Topeka Prosecutors could charge someone with murder, manslaughter or battery for intentionally harming a fetus under a bill that won House approval Wednesday and went to Gov. Kathleen Sebelius.
The proposed "Alexa's Law," named for the fetus of a 14-year-old Wichita girl murdered last year, had strong backing from abortion opponents. But an abortion rights leader called it "a step backwards" in protecting women.
The House vote was 97-27 and came three weeks after the Senate approved the measure. Sebelius is a strong abortion rights supporter but hasn't declared whether she'll sign or veto the bill.
"As bills move through the legislative process, they sometimes change along the way, and we'll need to take a careful look before weighing in," said spokeswoman Nicole Corcoran.
The goal of supporters is that when a pregnant woman is attacked, prosecutors would be allowed to charge her assailant with a crime against her and a separate crime against the baby she's carrying. State law makes injuring a pregnant woman a felony, but it doesn't treat the fetus as a second victim.
The bill says the definition of "person" for nine crimes includes an "unborn child" at any stage of development in the womb. Those crimes are capital, first-degree and second-degree murder; vehicular homicide; voluntary and involuntary manslaughter; battery and aggravated battery; and manslaughter while driving under the influence of drugs or alcohol.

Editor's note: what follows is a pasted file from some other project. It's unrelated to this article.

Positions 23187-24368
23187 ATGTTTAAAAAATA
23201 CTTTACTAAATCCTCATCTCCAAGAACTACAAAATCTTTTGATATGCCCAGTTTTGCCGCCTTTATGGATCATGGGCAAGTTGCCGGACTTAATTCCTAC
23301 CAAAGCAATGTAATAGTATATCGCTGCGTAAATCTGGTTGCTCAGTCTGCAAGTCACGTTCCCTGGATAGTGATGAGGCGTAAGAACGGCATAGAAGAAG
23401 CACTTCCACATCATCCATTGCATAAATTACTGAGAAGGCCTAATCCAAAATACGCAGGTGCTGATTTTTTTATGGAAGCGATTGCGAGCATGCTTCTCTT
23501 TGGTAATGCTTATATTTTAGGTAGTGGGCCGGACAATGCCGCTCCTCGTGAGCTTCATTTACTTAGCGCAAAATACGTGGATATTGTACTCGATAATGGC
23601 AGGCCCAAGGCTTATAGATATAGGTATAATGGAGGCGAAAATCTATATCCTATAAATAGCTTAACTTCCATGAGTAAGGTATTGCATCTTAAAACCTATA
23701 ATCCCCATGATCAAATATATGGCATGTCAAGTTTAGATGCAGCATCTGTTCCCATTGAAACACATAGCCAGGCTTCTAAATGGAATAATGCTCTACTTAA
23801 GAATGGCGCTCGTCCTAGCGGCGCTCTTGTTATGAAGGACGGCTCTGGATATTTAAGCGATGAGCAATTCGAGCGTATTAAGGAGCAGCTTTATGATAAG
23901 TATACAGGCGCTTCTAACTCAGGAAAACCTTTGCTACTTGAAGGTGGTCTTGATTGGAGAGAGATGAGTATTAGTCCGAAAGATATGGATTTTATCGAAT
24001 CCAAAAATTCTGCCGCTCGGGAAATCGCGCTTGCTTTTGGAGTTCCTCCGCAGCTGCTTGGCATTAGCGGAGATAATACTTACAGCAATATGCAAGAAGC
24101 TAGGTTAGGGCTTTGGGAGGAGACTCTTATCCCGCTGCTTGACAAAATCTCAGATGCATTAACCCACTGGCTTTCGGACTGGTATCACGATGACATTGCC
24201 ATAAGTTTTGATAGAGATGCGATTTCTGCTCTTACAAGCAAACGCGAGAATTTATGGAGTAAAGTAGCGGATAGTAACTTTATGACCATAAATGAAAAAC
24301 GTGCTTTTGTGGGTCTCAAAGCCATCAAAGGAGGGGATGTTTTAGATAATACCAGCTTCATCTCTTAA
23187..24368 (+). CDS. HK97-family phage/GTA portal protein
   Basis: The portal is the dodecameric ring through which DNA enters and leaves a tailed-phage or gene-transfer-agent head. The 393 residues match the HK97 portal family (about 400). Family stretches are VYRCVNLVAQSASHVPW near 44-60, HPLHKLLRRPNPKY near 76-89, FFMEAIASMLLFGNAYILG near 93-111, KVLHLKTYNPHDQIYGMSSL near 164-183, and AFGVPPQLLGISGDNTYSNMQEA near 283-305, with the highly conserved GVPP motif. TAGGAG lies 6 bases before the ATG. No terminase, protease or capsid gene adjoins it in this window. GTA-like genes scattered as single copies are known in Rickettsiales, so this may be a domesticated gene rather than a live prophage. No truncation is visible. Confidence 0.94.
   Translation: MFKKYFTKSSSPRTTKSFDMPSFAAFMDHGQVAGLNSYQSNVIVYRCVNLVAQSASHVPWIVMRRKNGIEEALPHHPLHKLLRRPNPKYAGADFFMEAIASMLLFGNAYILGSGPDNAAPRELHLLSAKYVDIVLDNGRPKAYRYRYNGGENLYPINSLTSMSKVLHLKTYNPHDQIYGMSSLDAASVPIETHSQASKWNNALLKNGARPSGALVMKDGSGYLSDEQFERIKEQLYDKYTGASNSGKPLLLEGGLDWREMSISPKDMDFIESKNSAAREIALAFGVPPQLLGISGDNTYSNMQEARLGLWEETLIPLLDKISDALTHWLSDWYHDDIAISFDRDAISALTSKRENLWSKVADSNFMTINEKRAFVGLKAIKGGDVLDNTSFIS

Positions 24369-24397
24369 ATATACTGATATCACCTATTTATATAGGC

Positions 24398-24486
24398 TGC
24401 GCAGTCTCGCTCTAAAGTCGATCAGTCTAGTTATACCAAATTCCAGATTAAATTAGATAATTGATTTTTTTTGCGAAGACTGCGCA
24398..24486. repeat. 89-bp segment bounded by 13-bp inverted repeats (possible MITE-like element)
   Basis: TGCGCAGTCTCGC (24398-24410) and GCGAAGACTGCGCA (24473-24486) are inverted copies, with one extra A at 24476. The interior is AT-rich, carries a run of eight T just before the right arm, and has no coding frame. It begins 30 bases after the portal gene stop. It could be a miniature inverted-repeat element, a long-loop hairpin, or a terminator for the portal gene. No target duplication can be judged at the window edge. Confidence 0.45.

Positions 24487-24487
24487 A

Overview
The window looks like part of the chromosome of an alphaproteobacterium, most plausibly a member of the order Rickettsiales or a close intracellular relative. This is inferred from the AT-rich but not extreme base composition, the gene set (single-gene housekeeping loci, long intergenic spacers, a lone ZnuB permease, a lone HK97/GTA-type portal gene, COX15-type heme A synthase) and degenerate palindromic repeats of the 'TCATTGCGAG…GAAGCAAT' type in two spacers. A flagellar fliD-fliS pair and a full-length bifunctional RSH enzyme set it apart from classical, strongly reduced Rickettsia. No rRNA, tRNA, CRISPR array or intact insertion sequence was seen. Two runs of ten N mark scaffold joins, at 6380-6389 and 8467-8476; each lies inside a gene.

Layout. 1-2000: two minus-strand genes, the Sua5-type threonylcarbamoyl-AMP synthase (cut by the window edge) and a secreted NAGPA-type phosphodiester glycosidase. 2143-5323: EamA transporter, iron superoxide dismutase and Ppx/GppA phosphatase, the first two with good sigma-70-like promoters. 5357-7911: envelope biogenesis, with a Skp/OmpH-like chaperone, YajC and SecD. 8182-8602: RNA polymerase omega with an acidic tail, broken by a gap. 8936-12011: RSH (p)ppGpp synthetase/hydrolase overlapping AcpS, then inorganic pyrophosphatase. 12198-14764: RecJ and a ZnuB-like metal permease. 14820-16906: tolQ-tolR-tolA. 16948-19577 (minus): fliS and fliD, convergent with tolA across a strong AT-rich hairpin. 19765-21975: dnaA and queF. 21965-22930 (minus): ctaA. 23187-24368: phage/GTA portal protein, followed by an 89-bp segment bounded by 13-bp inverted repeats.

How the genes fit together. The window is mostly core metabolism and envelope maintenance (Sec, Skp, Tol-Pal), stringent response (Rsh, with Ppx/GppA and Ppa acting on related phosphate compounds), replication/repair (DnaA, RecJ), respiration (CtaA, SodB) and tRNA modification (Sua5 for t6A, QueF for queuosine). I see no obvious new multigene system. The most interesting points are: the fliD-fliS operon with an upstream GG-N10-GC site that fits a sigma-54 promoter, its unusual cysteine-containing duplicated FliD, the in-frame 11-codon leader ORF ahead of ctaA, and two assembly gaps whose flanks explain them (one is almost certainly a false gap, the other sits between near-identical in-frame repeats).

Abortion rights advocates disagree that mothers-to-be will have the same legal protections, because the bill repeals the laws against injury to a pregnant woman.
"It only gives protection for the fetus. There is absolutely no protection for the woman," said Julie Burkhart, a lobbyist for ProKanDo, an abortion rights group. "The state legislators here decided to take a step backwards, and women are not well served."
Abortion rights advocates also see the bill as a step toward banning abortions and contend that is why it's important to anti-abortion groups like Kansans for Life. Their fears intensified, Burkhart said, after the U.S. Supreme Court's decision last week upholding a federal ban on a late-term procedure that critics call "partial-birth" abortion.